Michiko Hayashi, mezzo soprano
Michiko Hayashi graduated from Tokyo College of Music. She completed the graduate course of Toho Gakuen College Music Department, the course of Nikikai Opera Studio, and the first term of the New National Theatre Tokyo Opera Studio. She studied in Munich on a fellowship for overseas study from the Japanese Ministry of Culture. Hayashi won the top prize at the 2003 Mitropoulos Competition for singers, held in Athens. She was also awarded the 5th Hotel Okura Music Award.
In 2002, Michiko Hayashi made her opera debut as Hansel in Hansel und Gretel at the New National Theatre. She received high praise for her performance as Octavian in Der Rosenkavalier in a co-production by Nikikai and the Cologne Opera in 2003, and for performances in many other operas including Le nozze di Figaro (as Cherubino), Berg’s Lulu (3-act version/Japan premiere), Don Giovanni (as Zerlina), La clemenza de Tito (as Sesto), La Forza del Destino (as Preziosilla), I Capuleti e I Montecchi (as Romeo), and Carmen (in the title role). She also performed the role of Creosa in the Japan premiere of Reimann’s Medea in 2012, presented for the 50th anniversary of the Nissay Theater, the 50th anniversary of the Yomiuri Nippon Symphony Orchestra, and the 60th anniversary of Nikikai. In 2013, she appeared in the performances of Die Fledermaus as Orlofsky and Le barbier de Séville as Rosina. In all of these roles, she captivated audiences with her superb singing voice and remarkable stage presence.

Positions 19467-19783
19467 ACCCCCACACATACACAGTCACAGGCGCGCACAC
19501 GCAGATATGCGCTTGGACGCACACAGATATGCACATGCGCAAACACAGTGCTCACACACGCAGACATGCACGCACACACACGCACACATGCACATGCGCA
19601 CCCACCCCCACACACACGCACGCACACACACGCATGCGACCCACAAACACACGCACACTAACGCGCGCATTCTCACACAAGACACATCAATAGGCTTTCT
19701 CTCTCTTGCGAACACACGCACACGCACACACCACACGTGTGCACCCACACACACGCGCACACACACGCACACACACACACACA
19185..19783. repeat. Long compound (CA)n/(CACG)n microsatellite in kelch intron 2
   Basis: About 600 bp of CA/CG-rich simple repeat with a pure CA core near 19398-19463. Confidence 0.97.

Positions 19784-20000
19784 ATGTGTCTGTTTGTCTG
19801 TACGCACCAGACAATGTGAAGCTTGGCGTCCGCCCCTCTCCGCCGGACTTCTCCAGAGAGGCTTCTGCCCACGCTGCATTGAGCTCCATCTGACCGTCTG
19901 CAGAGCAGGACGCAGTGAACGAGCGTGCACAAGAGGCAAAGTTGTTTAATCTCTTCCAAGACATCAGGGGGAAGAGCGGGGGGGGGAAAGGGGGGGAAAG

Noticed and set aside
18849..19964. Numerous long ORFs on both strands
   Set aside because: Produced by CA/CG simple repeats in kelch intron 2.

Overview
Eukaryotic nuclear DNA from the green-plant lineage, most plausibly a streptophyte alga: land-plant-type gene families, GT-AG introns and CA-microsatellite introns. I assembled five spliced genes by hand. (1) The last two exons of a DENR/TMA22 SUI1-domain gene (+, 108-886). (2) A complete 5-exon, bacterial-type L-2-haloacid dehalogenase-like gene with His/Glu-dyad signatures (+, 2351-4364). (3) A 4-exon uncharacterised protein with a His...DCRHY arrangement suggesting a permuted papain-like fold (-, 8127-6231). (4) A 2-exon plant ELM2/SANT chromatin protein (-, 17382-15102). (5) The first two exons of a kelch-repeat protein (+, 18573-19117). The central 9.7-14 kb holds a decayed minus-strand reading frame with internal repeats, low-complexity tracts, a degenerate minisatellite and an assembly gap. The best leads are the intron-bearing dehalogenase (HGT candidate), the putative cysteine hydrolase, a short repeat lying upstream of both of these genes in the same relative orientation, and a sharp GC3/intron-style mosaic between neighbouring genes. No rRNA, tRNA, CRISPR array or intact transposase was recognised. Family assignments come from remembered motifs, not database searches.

Together with major Japanese and non-Japanese orchestras, under the direction of conductors such as Myung-whun Chung, Paavo Jarvi and Sylvain Cambreling, Hayashi
has participated in performances of religious works including Beethoven’s Ninth Symphony, Mahler’s “Resurrection” and 4th Symphony, Handel’s Messiah and Verdi’s Requiem, and other works including Brahms’s Alt-Rhapsodie, Berg’s Sieben frühe Lieder, and Chausson’s Poem of Love and the Sea. She has been acclaimed for her sensitive and richly expressive singing.